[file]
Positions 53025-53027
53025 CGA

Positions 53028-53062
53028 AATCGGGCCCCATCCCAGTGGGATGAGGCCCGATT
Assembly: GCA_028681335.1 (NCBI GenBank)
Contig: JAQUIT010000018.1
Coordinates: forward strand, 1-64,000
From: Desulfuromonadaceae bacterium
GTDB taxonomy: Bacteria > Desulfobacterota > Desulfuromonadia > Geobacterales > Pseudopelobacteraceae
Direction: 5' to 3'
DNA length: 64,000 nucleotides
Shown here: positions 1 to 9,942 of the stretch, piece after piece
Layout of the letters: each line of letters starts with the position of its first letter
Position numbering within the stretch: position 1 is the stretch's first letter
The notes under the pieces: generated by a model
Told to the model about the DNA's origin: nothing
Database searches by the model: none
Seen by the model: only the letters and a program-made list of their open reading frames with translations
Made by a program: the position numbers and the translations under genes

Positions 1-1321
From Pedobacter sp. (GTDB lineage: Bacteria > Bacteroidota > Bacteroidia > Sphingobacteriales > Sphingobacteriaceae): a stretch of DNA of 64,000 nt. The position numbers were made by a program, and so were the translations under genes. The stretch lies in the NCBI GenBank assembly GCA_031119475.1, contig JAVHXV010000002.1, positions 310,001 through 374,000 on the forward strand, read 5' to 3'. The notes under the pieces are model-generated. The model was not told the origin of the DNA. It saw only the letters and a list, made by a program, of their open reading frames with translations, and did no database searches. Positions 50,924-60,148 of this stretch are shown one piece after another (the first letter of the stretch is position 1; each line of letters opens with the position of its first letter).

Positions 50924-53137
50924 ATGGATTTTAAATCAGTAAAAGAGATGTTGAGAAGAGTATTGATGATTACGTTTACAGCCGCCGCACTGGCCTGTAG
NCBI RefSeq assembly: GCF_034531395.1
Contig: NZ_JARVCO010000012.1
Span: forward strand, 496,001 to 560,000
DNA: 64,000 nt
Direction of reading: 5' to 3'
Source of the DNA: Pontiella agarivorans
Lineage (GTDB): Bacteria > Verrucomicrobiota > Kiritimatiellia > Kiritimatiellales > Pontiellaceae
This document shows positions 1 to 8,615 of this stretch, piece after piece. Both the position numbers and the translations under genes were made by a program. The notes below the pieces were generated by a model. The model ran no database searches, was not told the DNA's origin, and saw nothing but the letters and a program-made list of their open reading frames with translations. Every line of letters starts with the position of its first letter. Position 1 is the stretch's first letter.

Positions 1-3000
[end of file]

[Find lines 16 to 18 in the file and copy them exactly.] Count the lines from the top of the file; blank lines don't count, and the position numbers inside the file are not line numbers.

Told to the model about the DNA's origin: nothing
Database searches by the model: none
Seen by the model: only the letters and a program-made list of their open reading frames with translations